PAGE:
Thursday, October 4, 2012

The Dual Boot Dynamic

I'm not sure if I'm a proto-geek or an aspiring polymath. I'm not really all that computer gifted, although I find that building your own is a heck of a lot of fun and one of these days when I find the time and concentration I'm going to learn a whole bunch of computer languages. Or maybe just one or two. I'm middle-aged, there isn't a whole bunch of time to get it all done anymore. It's that last sentence that probably pushes me more into aspiring polymath territory than anything else. There simply aren't just a couple of interests I want to pursue. Left to my devices (and given a handy extra hundred years or two) I want to pursue lots of interests. My patron saint would probably be Thomas Jefferson, warts and all.

I'm not a huge windows fan. Insert your favorite diatribe here, as I have probably shared in at least part of that viewpoint over the years. Vista was my main motivation to try Linux and Ubuntu has been my variety for several years now. Love it. If I was young, unmarried, and childless, I'd probably bounce around a few other distros to see what was out there (and spare me, I already know that there are probably polyamorous partners out there juggling world-class careers and a passel of children. Mazel tov, congrats and all that, but you're that talented. We're talking about me and my capacities right now!) but Ubuntu fits me and that's where I stuck. I keep windows around because I have to, but I keep Linux around because I love it. I'm slightly more talented than your average pet rock when utilizing it, but I love it.

I had to go without for several months because my newest computer build had a microscopic hard drive on it and there was no way I could run a dual boot. When I finally got back in the game, Ubuntu had decided to go with a totally different way of running a desktop, so there has been a learning curve. I'm still not completely sure I'm going to be able to navigate around this new way of doing things without at least a large ball of twine and a big stick of chalk, but once I got done playing around I found the same old dynamic seems to be working. If I'm in windows I waste time, if the Ubuntu is up then I'm trying to be productive with something.

Yeah, I'll hang around Sullivan's place. I'm a political junkie and I have to have my fix. Same with Maddow. But sooner rather than later I'll pull out the assignments I need to write for the Banshees, or start plotting out a short story, or layout the planting beds for Hopping Goose (I swear I'm going to get that potager going if it kills me and harelips every mule left in Texas!), or look up my fairly dormant blog system and make an entry or three. I'm sure this duality of approach says something about me, I'm just not sure what.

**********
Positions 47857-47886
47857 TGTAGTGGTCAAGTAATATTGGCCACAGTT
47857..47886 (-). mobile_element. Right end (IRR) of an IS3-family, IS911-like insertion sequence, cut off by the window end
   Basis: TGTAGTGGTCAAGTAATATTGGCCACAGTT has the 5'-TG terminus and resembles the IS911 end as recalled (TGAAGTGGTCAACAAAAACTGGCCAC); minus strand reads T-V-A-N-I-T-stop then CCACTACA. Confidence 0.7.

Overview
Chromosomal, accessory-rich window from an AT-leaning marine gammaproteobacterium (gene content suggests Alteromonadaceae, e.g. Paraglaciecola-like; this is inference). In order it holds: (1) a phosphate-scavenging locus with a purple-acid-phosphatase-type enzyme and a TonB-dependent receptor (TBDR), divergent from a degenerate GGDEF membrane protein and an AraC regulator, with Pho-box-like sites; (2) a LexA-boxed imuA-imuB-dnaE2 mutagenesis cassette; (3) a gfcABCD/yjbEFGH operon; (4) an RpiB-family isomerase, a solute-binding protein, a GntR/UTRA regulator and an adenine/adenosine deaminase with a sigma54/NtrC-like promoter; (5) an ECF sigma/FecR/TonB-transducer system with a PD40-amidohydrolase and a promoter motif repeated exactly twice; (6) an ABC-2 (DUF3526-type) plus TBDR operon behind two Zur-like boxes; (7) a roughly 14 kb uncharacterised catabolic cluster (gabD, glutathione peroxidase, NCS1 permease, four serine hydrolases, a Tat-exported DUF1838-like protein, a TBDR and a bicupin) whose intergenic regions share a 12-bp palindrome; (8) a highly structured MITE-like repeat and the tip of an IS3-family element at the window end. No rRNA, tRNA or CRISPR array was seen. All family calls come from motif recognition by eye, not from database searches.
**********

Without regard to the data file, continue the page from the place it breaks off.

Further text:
What I do know is that I've spent a good six weeks in a haze of some sort. I haven't really wanted to do anything, go anywhere, interact with anyone. I've just wanted to stay in my cave and be very very still. Of course, with a mate and several Banshees, that was a wash from the very beginning, but still: I didn't go anywhere and didn't do anything unless I had to. I knew something was wrong but I just wasn't doing a very good job of snapping myself out of it.

Changes come when they come. A few days ago, I actually made myself breakfast instead of scrounging for whatever was easy and quick. I started thinking about what I'd written on this blog and how far from those goals I had fallen. I pointed out to the echo chamber of my own skull that failure could always happen following an effort, but failure always followed lack of effort. I watched my son, my lovely MB, as he cheerfully made some of the most gawdawful, mis-proportioned figurines out of polymer clay and then, oh then, they began to get better. A little better, and a little better, and then a whole lot better. It isn't that he doesn't know how to fail, it's that he accepts imperfect first tries as the price of learning how to do better. And doing better is very, very important to him. More important than not getting it done at all for fear of never doing it right.

So I fall, so I get back up again. So I falter, so I learn, so I go on. It may very well be too late to get everything done in this lifetime that I want to do, but that was probably true the day I was born; there is just so much to do around here that no time would ever truly be enough. The weather is cooler now; autumn is here, my favorite season, the season I have always associated with new beginnings. And I have switched from windows to Ubuntu again; things are beginning to look up.

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